Next in the 19th century the Virgin was declared to be immaculately conceived. Even her own birth was now said to have been miraculous. The stain of human sin found in the myth of the fall of humanity (in the Garden of Eden) was not allowed to touch her. Finally in the 20th century, literally at the dawn of the space age, Mary was proclaimed to have bodily ascended into heaven. This new doctrine was based on the fact that no one knew her place of burial. The reason, the Roman Catholic church’s leadership suggested, was that she had never died.
However there is a strong consensus of belief within the Church asserting that the Apostles Creed is also a valid Creed as it is biblically based (though not explicitly written) and is none trinitarian, although it highlights some of the principle Supernatural beliefs of Christianity but contains an inaccuracy based on a misinterpretation in the Greek Septuagint resulting in a reference to the Virgin Mary, which was taken from a misunderstanding of the prophecies of Isaiah in the Gospels according to Matthew and Luke. The Creed was written by the Romans about half a century after the New Testament had been completed (circa late 2nd century).
I believe in God, the Father Almighty, the Creator of heaven and earth,
and in Jesus Christ, His only Son, our Lord:
Who was conceived of the Holy Spirit, born of the Virgin Mary,
suffered under Pontius Pilate, was crucified, died, and was buried.
He descended into hell; the third day He arose again from the dead.
He ascended into heaven and sitteth at the right hand of God the Father Almighty,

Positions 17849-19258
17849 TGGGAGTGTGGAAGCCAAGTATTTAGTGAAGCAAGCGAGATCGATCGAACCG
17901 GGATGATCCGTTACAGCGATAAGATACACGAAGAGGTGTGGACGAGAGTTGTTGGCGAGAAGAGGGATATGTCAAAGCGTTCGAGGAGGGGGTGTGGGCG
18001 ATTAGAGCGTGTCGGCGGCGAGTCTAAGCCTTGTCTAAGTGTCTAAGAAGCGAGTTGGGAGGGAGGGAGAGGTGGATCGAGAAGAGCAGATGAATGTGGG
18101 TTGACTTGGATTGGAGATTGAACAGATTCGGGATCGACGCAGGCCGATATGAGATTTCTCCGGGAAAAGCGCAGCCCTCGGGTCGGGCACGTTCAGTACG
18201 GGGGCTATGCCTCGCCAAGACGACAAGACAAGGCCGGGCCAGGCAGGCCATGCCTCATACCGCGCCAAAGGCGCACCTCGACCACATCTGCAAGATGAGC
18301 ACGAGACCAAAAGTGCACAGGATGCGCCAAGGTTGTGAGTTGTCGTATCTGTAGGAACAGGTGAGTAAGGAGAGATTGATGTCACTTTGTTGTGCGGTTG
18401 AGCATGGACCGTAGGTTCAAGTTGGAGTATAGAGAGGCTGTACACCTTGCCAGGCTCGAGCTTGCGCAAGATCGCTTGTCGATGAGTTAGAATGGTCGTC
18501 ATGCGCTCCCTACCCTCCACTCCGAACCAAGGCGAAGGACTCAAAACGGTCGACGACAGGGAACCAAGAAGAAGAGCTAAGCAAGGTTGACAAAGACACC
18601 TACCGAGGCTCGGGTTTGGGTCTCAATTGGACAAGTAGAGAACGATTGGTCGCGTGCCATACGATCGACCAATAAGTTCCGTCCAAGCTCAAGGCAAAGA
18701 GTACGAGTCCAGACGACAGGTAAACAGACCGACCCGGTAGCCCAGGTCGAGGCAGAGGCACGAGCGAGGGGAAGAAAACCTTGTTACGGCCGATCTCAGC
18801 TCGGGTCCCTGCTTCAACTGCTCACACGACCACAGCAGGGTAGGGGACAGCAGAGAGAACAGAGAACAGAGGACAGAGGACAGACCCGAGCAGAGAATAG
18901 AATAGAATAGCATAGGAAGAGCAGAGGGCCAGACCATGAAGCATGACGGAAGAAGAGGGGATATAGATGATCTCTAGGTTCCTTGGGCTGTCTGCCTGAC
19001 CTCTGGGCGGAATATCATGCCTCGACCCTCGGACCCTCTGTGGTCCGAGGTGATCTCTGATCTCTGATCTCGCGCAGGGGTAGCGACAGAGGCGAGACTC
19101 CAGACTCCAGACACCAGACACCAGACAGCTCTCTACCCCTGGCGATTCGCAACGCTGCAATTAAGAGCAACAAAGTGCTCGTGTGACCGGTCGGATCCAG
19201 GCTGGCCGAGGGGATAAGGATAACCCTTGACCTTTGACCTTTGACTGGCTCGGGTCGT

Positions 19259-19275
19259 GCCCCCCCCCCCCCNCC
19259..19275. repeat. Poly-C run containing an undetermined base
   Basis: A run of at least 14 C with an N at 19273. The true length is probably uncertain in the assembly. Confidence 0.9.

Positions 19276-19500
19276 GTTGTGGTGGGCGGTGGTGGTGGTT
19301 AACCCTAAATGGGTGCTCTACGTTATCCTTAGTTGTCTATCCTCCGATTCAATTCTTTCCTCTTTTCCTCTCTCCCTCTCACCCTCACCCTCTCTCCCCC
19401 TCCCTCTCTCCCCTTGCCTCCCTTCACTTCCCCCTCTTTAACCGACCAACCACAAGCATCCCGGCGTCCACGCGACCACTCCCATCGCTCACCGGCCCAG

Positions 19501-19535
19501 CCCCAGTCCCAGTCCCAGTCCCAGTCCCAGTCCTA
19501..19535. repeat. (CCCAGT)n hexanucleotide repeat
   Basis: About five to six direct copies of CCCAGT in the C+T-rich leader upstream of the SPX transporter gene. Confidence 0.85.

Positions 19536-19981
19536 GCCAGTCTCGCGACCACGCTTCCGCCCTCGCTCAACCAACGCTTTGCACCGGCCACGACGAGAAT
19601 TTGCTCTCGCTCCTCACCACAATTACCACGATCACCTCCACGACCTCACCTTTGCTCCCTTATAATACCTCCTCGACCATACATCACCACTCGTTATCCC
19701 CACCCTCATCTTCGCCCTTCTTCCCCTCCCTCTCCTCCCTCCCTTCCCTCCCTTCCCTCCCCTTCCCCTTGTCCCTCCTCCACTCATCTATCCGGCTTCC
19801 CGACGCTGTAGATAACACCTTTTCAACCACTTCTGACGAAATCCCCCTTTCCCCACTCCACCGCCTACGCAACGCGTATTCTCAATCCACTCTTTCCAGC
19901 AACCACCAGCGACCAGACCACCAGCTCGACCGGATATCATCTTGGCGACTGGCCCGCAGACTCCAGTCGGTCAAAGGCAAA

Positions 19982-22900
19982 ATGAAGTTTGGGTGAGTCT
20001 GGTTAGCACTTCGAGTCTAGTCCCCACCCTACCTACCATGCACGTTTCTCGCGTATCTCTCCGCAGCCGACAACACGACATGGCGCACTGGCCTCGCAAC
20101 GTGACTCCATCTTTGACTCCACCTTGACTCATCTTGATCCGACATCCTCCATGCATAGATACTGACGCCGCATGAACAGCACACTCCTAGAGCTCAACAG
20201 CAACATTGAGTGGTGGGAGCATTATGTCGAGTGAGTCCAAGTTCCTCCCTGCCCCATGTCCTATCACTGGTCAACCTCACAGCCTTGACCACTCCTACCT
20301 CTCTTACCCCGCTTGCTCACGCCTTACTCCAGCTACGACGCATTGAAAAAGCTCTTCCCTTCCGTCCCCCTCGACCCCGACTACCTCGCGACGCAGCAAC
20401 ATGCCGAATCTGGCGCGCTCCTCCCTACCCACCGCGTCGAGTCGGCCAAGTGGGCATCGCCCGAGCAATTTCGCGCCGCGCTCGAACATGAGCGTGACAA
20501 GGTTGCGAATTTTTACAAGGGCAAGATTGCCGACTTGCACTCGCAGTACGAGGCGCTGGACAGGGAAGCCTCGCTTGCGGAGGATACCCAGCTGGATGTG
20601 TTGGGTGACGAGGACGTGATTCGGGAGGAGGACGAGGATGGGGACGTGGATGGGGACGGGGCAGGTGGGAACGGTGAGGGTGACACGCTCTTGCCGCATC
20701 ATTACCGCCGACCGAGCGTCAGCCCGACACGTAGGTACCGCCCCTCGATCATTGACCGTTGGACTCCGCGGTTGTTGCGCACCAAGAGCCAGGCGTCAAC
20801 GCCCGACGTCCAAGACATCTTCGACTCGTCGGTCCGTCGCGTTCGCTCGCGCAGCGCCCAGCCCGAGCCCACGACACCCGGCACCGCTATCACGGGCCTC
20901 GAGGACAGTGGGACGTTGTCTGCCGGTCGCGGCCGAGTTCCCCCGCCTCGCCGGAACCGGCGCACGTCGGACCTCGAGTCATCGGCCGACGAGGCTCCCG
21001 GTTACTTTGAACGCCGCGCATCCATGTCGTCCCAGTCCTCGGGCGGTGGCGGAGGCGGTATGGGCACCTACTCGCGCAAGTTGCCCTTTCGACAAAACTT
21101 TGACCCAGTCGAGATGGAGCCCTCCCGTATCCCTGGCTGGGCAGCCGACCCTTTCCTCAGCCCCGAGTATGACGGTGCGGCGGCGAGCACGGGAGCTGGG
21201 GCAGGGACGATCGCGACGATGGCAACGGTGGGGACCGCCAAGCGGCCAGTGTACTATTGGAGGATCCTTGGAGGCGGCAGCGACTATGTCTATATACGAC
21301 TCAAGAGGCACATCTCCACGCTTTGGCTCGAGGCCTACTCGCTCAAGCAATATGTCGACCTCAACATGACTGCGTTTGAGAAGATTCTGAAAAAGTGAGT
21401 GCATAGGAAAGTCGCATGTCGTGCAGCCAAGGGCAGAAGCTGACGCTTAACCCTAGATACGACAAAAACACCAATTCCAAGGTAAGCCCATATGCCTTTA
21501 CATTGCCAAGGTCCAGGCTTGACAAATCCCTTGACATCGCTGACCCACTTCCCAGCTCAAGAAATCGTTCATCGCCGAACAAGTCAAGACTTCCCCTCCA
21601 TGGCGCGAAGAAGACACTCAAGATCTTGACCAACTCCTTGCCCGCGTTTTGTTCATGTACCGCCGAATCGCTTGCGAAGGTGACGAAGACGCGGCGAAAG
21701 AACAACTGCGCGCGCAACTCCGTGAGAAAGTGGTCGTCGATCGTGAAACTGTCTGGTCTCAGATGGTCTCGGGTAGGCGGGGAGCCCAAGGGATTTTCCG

whence He shall come to judge the living and the dead.
believe in the Holy Spirit,
the holy Catholic Church, the communion of saints,
the forgiveness of sins,
the resurrection of the body,
and life everlasting.
The Arian Catholic Creed...
BELIEVE IN ONE GOD,
Creator of Heaven and earth,
And of all things visible and invisible.
And in his Spiritual Son, Jesus Christ,
Whom was born of Mary and Joseph,
Was not consubstantial nor co-eternal with God the Father almighty,
Suffered under Pontius Pilate; was crucified, died, and was buried.
On the third day His Spirit was resurrected.
He ascended into Heaven,
And sitteth at the right hand of God, the Father almighty.
Whence he shall come again to judge the living and the dead,
Of whose Kingdom there shall be no end.
And I believe in the Holy Spirit,
The Holy Catholic and Apostolic Church,
The communion of saints,
The forgiveness of sins,
The resurrection of the Spirit,
And life everlasting.
The idea of a Virgin Birth of a deity is not unique to (Roman) Christianity, such as the story of the pagan god Mithras, however the Arian Catholic Church accepts that the conception of Christ was indeed a miraculous event, but the facts concerning the virgin birth in the Gospels according to Matthew and Luke have been presented to fit the prophecies.
Miracles do occur but our Father whom created the heavens and the earth does not need to break his own laws, He speaks to people subconsciously, through visions and events that are entirely scientifically feasible but often statistically remote.
In honour of St. Mary, the mother of Jesus the Messiah
Arian Catholic Christians have a differing view of St Mary to the so-called mainstream Christian view. Arian Catholics believe that the Virgin Birth, in the literal sense, is a myth. St. Mary was pure in Soul, the mother of Jesus the Messiah is still honoured by the Arian Catholic Church as a Saint whose intercession is called upon through God.
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© 2005-7 Rev. Dr. B.B.M.J. Mackenzie-Hanson, B.A. (Hons), D.D., M.I.O.P., a.c.O.S.B.